17
Mai
2004

Bush Administration Attack on Peaceful Protest Goes to Trial Today

May 17, 2004

An unprecedented case that could stifle free speech and set the civil liberties back decades goes to trial today in federal district court in Miami, pitting the Bush administration against the nonviolent environmental activist group, Greenpeace.
//www.greenpeaceusa.org

The case stems from a peaceful protest staged two years ago, when two Greenpeace activists boarded a commercial ship off the coast of Florida that was delivering 70 tons of illegally harvested mahogany from a Brazilian rainforest.

The activists were detained before they could unfurl a banner that read, "President Bush, Stop Illegal Logging." The protest was part of an ongoing campaign -- in cooperation with the government of Brazil -- to bring international attention to the destruction of the Amazon rainforest. Shortly after the protest, a global treaty strengthening international protections for mahogany was signed.[1]

In keeping with a longstanding Greenpeace tradition, the two activists took responsibility for their actions by pleading guilty and serving time for the misdemeanor charges that stemmed from the ship-boarding incident.

But then, some 15 months after the protest, the Bush administration dredged up a long-forgotten 1872 "sailor-mongering" statute, enacted to prevent houses of ill repute from luring sailors off ships entering port, and brought charges against Greenpeace itself for authorizing the April 2002 protest.

"This is the first time in U.S. history that the Government has prosecuted an organization for the free speech-related activities of its supporters," wrote John Passacantando, executive director of Greenpeace USA, in a letter to supporters. "The stakes are extremely high – not only for the continued viability of Greenpeace but also for all Americans who value our tradition of free speech, peaceful protest, and civil disobedience, from the Boston Tea Party to Martin Luther King and beyond."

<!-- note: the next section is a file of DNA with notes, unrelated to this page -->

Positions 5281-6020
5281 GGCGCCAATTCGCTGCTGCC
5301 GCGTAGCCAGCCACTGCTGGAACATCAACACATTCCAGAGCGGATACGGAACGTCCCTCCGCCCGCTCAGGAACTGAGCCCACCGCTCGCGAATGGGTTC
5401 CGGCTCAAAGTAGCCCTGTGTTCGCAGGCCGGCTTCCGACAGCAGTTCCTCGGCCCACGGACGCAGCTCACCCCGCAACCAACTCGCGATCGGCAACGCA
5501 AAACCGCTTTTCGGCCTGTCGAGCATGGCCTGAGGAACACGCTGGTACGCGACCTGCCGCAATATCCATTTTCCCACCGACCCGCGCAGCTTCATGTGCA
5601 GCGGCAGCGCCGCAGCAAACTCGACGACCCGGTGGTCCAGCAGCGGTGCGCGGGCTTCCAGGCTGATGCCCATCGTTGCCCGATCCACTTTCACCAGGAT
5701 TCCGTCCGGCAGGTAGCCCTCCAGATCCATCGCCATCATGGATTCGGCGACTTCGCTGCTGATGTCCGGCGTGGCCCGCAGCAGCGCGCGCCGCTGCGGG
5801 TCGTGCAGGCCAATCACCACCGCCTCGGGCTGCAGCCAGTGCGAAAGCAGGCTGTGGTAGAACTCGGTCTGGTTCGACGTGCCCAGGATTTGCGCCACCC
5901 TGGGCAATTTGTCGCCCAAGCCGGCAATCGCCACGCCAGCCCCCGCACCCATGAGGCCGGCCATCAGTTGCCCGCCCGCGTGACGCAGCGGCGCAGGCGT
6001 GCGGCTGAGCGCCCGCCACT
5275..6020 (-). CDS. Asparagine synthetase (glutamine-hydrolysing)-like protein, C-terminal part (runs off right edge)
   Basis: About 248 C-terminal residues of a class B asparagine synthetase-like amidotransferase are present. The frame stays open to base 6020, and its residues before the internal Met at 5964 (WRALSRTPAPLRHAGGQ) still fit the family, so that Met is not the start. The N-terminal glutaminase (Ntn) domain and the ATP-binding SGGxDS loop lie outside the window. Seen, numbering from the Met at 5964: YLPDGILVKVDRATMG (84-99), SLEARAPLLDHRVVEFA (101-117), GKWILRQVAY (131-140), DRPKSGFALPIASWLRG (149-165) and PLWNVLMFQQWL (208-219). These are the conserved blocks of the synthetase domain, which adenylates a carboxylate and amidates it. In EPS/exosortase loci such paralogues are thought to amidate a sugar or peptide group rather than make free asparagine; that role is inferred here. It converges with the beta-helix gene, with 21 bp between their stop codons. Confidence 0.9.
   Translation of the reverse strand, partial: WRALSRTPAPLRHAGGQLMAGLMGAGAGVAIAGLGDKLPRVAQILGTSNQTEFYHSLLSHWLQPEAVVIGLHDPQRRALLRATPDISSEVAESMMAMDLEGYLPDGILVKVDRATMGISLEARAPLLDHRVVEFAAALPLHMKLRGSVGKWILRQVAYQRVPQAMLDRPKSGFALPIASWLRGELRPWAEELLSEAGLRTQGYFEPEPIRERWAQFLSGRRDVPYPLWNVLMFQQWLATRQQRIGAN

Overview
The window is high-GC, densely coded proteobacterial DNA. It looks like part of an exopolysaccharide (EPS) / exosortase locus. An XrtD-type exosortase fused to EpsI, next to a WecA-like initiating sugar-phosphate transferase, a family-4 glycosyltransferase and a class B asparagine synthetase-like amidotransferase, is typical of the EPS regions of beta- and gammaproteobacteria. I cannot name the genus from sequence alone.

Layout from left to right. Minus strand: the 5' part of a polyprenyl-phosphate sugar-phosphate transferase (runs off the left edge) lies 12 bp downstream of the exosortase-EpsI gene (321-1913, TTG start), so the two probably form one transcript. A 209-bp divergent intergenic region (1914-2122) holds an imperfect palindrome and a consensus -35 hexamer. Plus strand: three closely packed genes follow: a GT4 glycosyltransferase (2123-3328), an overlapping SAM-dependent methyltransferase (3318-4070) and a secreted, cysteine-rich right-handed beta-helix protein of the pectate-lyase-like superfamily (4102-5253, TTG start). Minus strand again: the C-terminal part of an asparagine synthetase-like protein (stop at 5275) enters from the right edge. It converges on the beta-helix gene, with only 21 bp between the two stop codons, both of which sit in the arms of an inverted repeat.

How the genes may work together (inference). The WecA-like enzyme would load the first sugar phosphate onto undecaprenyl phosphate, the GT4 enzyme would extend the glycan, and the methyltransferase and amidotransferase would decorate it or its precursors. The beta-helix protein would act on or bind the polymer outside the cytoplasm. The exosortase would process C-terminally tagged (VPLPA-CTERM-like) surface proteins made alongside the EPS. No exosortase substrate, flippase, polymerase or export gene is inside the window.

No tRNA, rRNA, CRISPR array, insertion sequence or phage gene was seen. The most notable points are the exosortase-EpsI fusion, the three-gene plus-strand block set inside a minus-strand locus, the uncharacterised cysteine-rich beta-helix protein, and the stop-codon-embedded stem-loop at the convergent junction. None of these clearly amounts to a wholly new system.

If the U.S. Justice Department prevails, Greenpeace could be fined up to $20,000 and its tax-exempt status could be in jeopardy. The organization’s future activities could also be subjected to intense government scrutiny.[2]

"If John Ashcroft had done this in the 1960s, black Americans would not be voting today, eating at formerly all-white lunch counters or sitting on bus front seats," NAACP Chair Julian Bond told BushGreenwatch last December. "This is a government assault on time-honored nonviolent civil disobedience as practiced by Martin Luther King and thousands of other Americans."[3]

The last court decision stemming from the "sailor-mongering" law dates back to 1890. U.S. District Judge Adalberto Jordan, who will hear the case, granted a Greenpeace motion requesting a jury trial on the grounds that "the indictment is a rare – and maybe unprecedented – prosecution of an advocacy group" for exercising its right to free speech.[4]

Although the importation of illegally harvested mahogany violates both U.S. law and an international treaty, the Ashcroft Justice Department has taken no action against the company that imported the illegal mahogany.


TAKE ACTION
Tell Ashcroft to go after illegal loggers, not Greenpeace.
//ga3.org/ct/Q71eOJs1KBQS/

SOURCES:
[1] Background memo from Greenpeace USA.
[2] Ibid.
[3] BushGreenwatch, Dec. 10, 2003.
//www.bushgreenwatch.org/mt_archives/000005.php.
[4] Greenpeace memo, op. cit.


Source: //www.bushgreenwatch.org/mt_archives/000119.php
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